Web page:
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Thursday, 14 February 2002
Page: 295


Ms BURKE (5:40 PM) —This is the first opportunity that I have had to speak in this place since being re-elected last year and I would like to congratulate you, Mr Speaker, on once again being chosen to preside over the deliberations of this House. I would also like to take the opportunity to once again thank the people of Chisholm for showing continued faith in me to represent their needs, aspirations and views in this place. It is a privilege and responsibility that all members of this House share to represent our local communities, and I want to assure the people of Chisholm that I will continue to do my best in providing the representation they deserve and to thank them for returning me with an increased majority.

Clearly, the quality of education that we as a society are able to provide for Australia is massively important, and I do not believe that it is in our national interest to have an education system that fails, through placing financial burdens in front of students. However, that is what appears to be occurring with increased regularity. I am concerned that the increases we are seeing in auxiliary fees as revenue raising mechanisms are further disadvantaging students who are already slugged with huge HECS debts and lower repayment thresholds.

Many students at Monash University in my electorate of Chisholm are now being required to pay for services that could quite reasonably be expected to be available by the simple fact of being a student of that institution. The current actions by the management of Monash University of increasing the auxiliary fees for such items as academic transcript are unreasonable. Increases of the order of 50 per cent in fees need to be justified.

I want to make it particularly clear that I do not want to criticise the university. There is clearly a difference between the administration of the university and the institution itself. Indeed, I am proud to be a former student of Monash University and am proud of the institution itself. But these significant auxiliary fee increases that the university had and planned to put in place disturb me greatly. I think we can all agree that the required payment of $10 for the writing of a short letter, which is based on a pro-forma anyway, is possibly a little exorbitant. But that is just the proposal of Monash University: $10 for a letter. Monash University has long been recognised as a leader, but unfortunately Monash is now leading the country in cost shifting to students and in revenue collection.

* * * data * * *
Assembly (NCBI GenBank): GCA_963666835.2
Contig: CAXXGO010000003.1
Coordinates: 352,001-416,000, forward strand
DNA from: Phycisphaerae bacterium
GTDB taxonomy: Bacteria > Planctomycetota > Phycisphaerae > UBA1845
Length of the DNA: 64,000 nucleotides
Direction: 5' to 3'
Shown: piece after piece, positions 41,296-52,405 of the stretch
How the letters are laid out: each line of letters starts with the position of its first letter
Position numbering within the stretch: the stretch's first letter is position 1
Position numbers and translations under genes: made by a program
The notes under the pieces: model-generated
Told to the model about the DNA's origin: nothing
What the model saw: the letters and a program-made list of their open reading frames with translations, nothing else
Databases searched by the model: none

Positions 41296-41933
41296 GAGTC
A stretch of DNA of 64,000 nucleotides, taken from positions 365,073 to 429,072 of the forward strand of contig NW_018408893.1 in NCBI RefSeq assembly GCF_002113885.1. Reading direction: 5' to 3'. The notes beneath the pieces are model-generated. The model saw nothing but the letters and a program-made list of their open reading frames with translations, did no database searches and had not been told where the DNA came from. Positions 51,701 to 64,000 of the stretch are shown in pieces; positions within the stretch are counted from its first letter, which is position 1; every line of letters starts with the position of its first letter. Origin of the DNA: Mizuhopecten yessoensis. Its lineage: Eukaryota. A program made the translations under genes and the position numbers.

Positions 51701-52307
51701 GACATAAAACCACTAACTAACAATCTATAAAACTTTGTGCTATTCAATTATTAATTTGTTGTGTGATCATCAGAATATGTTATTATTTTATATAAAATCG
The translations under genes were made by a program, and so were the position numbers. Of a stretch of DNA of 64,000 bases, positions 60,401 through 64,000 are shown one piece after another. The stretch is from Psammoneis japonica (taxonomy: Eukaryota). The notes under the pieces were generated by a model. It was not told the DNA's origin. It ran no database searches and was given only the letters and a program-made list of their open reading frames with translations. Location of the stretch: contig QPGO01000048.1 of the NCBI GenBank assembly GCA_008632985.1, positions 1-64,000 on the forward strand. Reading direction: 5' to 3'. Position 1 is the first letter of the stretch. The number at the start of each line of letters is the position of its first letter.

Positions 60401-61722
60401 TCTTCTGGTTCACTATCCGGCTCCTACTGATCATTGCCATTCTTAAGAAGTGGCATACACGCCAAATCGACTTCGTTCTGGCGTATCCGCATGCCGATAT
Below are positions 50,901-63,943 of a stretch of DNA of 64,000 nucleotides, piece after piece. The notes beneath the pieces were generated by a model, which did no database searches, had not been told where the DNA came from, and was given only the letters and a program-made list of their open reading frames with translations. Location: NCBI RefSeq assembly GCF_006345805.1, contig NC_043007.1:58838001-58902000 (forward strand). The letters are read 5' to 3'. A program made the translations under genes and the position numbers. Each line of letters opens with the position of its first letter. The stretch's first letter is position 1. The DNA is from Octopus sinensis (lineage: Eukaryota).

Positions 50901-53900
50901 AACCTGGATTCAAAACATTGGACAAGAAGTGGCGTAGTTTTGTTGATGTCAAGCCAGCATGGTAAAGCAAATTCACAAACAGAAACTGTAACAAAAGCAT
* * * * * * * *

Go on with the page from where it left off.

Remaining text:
Many institutions charge fees for academic transcripts and many charge for late enrolment. But in looking at a number of universities comparable in size to Monash—Melbourne, Deakin, La Trobe, the University of New South Wales, Sydney University, Adelaide and the University of Queensland—the following becomes apparent: only Monash charges or proposes to charge a $95 graduation attendance fee; only Monash proposes to charge a $130 reinstatement of enrolment fee; only Monash charges or proposes to charge a $70 late subject-change fee, a $10 fee for a letter stating that a student is enrolled at Monash, a $250 fee for variation of enrolment out of semester, a $250 fee for overseas exam changes; and, as far as I am aware, only Monash charges or proposes to charge a $250 fee for distance exams that take place at other than defined venues.

Monash has long been a leader in academic terms. It is a disturbing trend that Monash now appears to be leading in cost shifting to students and revenue collection. There are two components to these fee increases that disturb me: the impact on students and the impact on staff. It is a concerning development that the university administration is justifying these increases on the basis of recently concluded enterprise bargaining negotiations. It is interesting to note that, based on advice I have received, in those negotiations there was no linkage made between negotiated wage increases and auxiliary fees. This scapegoating of the staff is divisive and appears to have been thought up as camouflage for criticism of the increases. For the university administration to attempt to unreasonably and unfairly divert responsibility onto staff for these fee increases is outrageous.

It is not as though Monash is an institution that is unable to meet its costs; indeed, it is currently running a surplus. I believe that the problem these fee increases exemplify is that the core function of universities has been lost. It is apparent that universities are no longer centres of learning under this government. They are moneymaking ventures whose primary task is turning over a profit. Fee collection must not become the primary task of our academic institutions. Indeed, universities will soon rival banks in fee collections.

As a nation we have a right to expect that our universities will be appropriately funded and administered in a way that the financial squeeze is not continually being applied to staff and students. This change in focus for our universities is evident when understanding that, at the same time as reducing staff and reducing many faculty budgets, the university, as I said, is in surplus. (Time expired)